By Michael Hutton
I once struggled with what psychologists call Truman Show Syndrome.
The Truman Show delusion, informally known as Truman Syndrome, is a type of persecutory/grandiose delusion in which patients believe their lives are staged plays or reality television shows.
In Layman’s terms, you think you’re Jim Carrey in, you guessed it, The Truman Show. You think everyone is part of your story. That they are all living their lives’ for you.
It is of course totally absurd, but then again, so is the human mind. I am constantly blown away by what my mind can conjure up completely unjustly.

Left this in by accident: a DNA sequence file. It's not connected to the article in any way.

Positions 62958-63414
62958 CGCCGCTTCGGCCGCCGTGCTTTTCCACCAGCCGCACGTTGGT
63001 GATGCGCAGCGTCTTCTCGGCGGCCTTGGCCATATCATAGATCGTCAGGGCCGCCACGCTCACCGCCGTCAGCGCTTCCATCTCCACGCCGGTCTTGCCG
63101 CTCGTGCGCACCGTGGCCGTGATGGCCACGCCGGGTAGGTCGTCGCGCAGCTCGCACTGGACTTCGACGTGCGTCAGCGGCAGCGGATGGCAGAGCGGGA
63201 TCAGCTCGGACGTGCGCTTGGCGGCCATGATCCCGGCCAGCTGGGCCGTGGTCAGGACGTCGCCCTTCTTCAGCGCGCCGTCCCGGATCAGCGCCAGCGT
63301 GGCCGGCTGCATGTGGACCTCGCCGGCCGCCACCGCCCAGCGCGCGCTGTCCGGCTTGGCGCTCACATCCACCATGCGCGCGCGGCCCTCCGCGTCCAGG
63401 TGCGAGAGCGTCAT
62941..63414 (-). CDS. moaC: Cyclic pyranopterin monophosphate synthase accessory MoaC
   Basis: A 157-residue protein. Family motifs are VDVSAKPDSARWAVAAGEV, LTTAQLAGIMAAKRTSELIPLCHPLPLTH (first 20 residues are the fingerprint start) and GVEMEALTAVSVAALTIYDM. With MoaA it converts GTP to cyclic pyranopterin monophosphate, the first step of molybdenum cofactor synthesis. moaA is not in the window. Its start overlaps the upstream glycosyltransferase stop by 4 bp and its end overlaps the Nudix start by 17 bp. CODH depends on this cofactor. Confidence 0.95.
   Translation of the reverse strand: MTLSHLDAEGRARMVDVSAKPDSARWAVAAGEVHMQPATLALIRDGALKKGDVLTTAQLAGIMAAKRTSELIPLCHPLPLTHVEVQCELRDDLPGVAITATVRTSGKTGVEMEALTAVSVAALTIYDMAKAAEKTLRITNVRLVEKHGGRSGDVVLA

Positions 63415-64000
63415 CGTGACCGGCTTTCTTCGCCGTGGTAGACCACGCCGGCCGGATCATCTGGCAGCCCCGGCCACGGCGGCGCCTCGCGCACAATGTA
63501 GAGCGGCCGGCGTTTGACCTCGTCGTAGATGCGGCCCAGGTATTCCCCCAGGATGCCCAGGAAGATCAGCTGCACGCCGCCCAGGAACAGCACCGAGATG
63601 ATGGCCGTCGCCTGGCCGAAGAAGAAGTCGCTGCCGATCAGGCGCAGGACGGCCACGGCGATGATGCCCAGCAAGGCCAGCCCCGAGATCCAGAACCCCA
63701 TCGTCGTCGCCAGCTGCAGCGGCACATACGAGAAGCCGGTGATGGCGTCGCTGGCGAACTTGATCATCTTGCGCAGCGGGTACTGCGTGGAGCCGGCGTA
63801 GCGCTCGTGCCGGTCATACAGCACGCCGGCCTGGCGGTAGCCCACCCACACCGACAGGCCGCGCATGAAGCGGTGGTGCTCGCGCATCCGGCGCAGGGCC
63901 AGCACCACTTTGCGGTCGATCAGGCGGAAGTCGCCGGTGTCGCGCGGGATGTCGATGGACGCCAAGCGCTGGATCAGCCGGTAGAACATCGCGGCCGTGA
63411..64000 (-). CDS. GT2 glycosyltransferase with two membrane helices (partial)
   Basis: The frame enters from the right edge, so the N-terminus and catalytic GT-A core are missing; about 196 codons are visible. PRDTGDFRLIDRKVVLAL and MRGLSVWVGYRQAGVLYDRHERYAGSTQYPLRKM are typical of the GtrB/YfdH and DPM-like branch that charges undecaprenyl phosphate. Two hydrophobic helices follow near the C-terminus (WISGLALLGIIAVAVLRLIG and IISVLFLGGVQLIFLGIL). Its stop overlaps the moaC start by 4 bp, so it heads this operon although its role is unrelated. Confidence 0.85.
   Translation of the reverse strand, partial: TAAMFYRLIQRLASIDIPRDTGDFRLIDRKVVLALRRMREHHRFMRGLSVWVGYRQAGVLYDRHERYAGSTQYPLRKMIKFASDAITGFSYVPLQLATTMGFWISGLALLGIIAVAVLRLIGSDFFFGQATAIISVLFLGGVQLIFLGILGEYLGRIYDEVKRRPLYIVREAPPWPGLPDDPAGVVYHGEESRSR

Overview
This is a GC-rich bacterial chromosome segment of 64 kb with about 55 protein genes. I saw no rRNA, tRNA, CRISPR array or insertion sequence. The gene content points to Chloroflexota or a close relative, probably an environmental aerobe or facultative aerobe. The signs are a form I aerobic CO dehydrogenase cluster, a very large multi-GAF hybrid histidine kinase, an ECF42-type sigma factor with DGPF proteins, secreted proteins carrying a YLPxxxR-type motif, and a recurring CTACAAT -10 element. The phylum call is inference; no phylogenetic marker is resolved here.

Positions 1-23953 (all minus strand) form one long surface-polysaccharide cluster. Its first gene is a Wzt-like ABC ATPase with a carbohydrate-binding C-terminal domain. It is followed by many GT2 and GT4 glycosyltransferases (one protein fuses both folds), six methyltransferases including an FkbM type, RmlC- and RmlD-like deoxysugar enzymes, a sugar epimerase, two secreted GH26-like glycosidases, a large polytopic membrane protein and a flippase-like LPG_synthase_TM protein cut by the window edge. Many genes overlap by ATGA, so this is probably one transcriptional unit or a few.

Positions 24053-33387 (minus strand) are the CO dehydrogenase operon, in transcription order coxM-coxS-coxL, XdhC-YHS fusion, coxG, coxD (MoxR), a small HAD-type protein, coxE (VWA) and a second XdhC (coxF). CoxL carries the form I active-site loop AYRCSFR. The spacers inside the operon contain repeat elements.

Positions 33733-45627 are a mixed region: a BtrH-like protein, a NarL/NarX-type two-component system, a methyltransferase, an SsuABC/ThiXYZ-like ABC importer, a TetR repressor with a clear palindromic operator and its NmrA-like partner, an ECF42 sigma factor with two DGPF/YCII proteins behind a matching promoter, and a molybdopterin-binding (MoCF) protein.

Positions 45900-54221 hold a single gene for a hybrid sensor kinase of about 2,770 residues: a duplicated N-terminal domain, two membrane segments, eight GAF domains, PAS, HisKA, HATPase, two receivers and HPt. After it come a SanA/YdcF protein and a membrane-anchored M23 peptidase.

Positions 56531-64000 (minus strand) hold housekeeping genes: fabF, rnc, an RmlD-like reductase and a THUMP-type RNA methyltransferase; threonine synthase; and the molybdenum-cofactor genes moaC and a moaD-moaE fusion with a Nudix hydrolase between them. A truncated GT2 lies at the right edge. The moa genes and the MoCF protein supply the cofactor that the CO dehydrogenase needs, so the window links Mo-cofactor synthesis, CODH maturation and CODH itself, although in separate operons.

My time at SCA (first time around) was full of doubt. I constantly doubted myself. I doubted Marc’s practices. And I doubted my work. I was trying to make other people happy.
But then I remembered the times before I started SCA when I took a certain (undisclosed) drug and walked around Barnes in the glorious August sunshine totally off my face.
No one looked at me. No one cared what I was doing. No one gave a fuck about me. They were too busy trying to decide whether to buy that Ricotta, Quinoa and Red Pepper salad, or Vegetarian Quiche with side salad and “that super yummy balsamic glaze”.
So if you’re doubting yourself, doubting your work, doubting anything, doubting everything, just remember that no one really gives a shit about you.
It’s strangely liberating.